You’ve got your log burner set up, your fire tools are arranged nicely, and the log man is delivering a new load any minute now. The problem is your firewood still needs seasoning. What’s the best way to reduce the moisture down low enough for a clean burn? We’re going to find out.
Why is Wood Wet?
Starting with the live product, trees suck up water through their roots and store it within the wood fibres in case of drought. Once a tree has been cut up for timber, the moisture level inside the wood will eventually equal the ambient moisture levels outside.
Wood is hygroscopic. This means it absorbs moisture from the atmosphere around it, so whatever environment the wood is in, it will absorb the moisture available in the air around it. So, if you keep wood with a moisture level of 25% in an environment with 10% moisture, it will end up with 10% moisture.
Why Does the Moisture Content of Firewood Matter?
Put simply, wet wood doesn’t burn as well as dry wood. Wet wood is harder to light, harder to keep lit, creates more smoke, and leaves more deposits inside your stove and chimney flue.
Dry wood is easy to light, will happily burn with minimal stoking, burns hotter, and creates far fewer airborne particles and deposits compared with the wet stuff.
If you want a “clean burn” when you light your stove, you need to reduce the moisture content of your firewood. This is achieved by “seasoning” your firewood.
What is Seasoning?
Just to be clear, seasoning firewood does not involve liberal amounts of salt and pepper. The term “seasoning” refers to the process of reducing the moisture content of wood. So, whether you’re preparing expensive hardwood timber for fine furniture making, or drying out wet logs for burning, the end goal remains the same.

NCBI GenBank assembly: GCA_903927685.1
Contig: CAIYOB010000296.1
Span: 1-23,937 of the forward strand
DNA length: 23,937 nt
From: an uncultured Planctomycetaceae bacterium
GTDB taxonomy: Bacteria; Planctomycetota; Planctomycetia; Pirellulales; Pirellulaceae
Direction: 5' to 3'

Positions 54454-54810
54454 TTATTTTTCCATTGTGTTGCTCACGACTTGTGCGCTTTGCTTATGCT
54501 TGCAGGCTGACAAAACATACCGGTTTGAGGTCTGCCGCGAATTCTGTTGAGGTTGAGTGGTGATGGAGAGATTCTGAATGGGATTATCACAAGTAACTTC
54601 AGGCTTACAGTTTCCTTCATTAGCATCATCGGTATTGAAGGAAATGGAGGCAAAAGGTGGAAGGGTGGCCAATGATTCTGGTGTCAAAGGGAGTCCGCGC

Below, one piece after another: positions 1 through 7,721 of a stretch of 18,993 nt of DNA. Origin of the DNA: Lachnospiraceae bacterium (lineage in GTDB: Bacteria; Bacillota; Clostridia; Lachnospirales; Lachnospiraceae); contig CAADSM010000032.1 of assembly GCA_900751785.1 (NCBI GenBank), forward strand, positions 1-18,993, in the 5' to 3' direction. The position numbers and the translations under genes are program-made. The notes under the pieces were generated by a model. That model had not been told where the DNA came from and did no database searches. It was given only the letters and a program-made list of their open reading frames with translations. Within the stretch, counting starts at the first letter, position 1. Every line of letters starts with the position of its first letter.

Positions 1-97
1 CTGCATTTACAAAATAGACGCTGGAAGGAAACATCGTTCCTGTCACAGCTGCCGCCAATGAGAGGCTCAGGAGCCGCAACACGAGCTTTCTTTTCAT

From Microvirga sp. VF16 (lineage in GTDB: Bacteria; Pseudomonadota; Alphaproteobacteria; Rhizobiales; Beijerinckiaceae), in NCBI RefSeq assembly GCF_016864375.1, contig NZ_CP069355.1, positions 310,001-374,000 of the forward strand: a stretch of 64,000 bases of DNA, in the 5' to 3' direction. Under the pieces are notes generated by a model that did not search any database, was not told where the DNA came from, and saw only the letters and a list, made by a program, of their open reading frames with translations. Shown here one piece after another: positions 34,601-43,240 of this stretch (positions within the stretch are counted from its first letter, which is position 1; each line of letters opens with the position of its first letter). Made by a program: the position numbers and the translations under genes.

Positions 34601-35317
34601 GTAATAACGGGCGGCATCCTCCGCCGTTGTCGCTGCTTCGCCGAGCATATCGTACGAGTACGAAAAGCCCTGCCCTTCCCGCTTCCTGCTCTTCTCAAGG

Depending on what type of wood you’re working with, the moisture content of a living tree can be anywhere from 8 – 25%, which at the high end is useless for firewood. Seasoning your firewood can be as simple as stacking it up against the side of your house, or as complicated as drying it in a specially designed kiln.
How to Store Your Firewood at Home
The firewood has arrived, and now it’s time to lay it out for seasoning. Probably the most effective home method for seasoning your firewood is with a log store. You can either make one yourself from pallet wood, or buy a purpose built enclosure for your firewood.
What’s the Best Spot for Seasoning Wood?
First things first, you need to work out the best place to keep your firewood. I like to keep mine close to the back door because there’s nothing worse than a chilly trip to the bottom of the garden when you want to build up the fire.
The name of the game when it comes to seasoning wet wood is good air flow. Place your log store or wood pile somewhere as dry and well-ventilated as possible. Level ground is important to stop your stack from falling over and try to keep the area clear of leaves and other stuff that can block the free flow of air around your firewood.